22 March 2018 | News
Discovery opens door to drugs that could stop breast cancer tumors from growing and spreading - potentially saving women's lives worldwide
Singapore – Scientists at the Benaroya Research Institute at Virginia Mason (BRI) have made a discovery that opens the door to a potentially game-changing way to stop breast cancer tumors from growing and spreading.
The researchers – Emma L. Kuan, PhD, and Steven F. Ziegler, PhD – pinpointed how a protein called thymic stromal lymphopoietin (TSLP) helps breast cancer tumors survive and grow. Even more significant, the researchers showed that blocking TSLP in model systems can significantly inhibit the growth of breast tumors and halt metastasis to the lungs. The study was published in the latest issue of Nature Immunology.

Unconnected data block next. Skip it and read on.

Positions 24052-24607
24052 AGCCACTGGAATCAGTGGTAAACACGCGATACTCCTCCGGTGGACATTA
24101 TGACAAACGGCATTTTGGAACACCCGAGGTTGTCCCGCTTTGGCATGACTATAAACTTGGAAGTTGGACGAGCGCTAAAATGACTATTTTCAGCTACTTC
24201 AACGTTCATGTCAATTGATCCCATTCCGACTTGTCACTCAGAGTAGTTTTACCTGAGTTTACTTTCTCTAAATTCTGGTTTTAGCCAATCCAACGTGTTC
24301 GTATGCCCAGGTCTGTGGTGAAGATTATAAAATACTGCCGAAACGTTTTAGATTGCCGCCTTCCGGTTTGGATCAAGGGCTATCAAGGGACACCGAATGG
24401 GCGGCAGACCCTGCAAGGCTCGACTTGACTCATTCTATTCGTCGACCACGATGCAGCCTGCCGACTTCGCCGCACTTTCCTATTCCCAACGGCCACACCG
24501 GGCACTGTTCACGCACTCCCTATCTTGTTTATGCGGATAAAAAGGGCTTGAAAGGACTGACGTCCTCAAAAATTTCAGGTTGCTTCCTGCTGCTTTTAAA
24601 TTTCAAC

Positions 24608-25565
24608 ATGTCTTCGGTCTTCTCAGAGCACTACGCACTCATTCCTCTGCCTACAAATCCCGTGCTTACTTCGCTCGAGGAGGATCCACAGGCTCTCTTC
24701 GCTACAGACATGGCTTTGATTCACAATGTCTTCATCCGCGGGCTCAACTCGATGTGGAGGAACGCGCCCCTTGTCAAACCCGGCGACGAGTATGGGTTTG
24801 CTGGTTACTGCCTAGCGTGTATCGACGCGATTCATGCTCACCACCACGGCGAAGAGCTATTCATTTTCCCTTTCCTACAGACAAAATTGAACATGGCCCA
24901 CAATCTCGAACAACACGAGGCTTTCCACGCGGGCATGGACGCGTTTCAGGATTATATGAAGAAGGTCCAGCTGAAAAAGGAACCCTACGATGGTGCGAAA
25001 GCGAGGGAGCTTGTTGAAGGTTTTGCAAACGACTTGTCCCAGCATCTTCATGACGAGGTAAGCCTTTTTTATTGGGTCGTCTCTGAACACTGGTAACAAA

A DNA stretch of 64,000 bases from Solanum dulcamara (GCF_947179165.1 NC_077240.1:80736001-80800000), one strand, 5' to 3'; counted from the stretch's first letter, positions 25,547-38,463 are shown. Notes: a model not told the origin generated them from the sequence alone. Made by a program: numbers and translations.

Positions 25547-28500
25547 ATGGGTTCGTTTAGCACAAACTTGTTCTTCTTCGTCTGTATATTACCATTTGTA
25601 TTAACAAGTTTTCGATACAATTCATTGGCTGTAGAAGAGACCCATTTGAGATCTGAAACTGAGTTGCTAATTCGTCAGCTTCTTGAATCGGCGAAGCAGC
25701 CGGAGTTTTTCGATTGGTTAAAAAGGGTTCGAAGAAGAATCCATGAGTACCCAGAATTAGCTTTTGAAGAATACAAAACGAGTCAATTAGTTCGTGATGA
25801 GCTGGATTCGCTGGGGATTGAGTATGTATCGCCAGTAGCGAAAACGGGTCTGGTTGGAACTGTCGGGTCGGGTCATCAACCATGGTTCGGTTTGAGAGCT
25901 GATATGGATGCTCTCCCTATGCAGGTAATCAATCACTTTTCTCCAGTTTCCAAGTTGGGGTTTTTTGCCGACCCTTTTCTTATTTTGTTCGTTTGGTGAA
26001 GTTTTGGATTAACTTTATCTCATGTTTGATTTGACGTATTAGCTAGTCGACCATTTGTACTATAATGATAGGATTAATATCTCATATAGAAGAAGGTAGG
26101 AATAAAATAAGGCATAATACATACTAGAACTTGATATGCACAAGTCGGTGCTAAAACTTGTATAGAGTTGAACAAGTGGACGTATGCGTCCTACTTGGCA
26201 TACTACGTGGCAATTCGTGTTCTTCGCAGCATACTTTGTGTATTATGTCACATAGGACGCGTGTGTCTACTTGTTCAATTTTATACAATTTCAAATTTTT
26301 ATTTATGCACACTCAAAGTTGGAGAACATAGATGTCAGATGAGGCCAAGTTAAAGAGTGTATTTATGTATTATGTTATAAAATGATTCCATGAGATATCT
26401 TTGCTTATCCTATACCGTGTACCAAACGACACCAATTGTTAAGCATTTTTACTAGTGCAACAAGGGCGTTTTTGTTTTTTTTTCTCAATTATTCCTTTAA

"Breast cancer becomes especially dangerous once it spreads to other parts of the body," Dr. Kuan says, "Our work suggests that blocking TSLP could prevent this from happening and potentially save the lives of women worldwide."
Clinical trials of this strategy could be launched for cancer patients in the relatively near future. A drug that blocks TSLP has already been developed, and initial trials have shown that it's safe in patients with asthma.